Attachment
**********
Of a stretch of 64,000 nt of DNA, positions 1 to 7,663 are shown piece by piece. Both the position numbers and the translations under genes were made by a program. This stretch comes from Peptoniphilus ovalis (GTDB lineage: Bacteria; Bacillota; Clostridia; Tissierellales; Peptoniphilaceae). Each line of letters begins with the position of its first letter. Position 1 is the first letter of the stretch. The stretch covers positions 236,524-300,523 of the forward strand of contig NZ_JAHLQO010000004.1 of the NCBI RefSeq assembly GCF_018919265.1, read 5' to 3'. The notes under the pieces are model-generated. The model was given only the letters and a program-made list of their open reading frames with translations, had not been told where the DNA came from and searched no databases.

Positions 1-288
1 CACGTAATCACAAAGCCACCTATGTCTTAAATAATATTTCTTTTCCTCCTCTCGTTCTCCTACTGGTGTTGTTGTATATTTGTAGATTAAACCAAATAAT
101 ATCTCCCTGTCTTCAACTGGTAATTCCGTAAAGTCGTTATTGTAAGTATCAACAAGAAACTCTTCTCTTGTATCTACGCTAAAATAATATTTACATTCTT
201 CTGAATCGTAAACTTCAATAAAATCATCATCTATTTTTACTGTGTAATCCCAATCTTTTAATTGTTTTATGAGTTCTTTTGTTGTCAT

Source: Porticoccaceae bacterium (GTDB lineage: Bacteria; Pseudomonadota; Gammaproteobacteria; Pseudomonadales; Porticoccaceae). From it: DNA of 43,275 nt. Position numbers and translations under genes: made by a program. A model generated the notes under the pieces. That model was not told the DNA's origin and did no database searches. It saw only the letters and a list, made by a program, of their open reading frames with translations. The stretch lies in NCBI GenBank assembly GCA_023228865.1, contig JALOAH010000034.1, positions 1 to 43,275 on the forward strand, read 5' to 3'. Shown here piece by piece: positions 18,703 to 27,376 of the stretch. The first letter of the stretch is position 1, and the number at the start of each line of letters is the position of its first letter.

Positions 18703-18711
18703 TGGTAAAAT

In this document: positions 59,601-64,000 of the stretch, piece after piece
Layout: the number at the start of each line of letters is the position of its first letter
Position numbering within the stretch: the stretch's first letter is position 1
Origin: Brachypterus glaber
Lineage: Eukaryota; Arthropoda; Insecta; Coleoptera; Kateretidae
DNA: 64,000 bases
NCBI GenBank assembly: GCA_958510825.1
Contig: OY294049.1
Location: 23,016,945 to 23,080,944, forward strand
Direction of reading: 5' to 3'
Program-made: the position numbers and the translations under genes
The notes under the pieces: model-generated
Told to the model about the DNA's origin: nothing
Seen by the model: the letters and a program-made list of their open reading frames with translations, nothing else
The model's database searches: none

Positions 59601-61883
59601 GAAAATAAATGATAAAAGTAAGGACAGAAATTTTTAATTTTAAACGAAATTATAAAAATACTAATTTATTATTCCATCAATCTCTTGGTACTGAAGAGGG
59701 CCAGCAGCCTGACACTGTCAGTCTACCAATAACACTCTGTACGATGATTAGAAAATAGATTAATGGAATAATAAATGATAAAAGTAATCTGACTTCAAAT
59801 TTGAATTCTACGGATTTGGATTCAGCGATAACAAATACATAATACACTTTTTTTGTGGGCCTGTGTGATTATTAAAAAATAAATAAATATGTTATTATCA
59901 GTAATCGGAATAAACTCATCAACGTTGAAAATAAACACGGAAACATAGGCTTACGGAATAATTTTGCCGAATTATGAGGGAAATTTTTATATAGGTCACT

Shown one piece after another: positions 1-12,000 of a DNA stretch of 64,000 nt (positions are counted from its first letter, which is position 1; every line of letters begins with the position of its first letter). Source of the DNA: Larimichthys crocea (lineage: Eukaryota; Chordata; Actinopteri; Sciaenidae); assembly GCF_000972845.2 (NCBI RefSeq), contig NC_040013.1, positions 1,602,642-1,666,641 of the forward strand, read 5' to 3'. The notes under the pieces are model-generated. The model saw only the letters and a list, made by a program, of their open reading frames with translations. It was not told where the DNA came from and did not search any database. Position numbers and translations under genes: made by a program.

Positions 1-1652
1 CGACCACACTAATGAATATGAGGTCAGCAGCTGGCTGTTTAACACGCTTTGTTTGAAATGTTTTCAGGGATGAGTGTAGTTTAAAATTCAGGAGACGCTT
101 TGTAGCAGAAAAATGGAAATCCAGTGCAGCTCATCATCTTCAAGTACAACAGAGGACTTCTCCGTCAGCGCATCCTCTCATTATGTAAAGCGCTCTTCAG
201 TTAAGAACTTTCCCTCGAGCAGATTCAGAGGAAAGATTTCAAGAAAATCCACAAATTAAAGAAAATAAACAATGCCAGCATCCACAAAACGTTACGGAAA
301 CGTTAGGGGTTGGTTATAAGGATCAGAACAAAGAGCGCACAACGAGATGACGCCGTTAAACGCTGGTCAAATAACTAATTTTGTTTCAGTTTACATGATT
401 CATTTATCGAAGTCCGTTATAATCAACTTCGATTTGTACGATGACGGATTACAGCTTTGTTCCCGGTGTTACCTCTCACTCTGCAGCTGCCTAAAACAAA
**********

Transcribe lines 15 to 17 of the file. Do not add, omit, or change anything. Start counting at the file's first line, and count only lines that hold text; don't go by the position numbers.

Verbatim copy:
NCBI GenBank assembly: GCA_958510825.1
Contig: OY294049.1
Location: 23,016,945 to 23,080,944, forward strand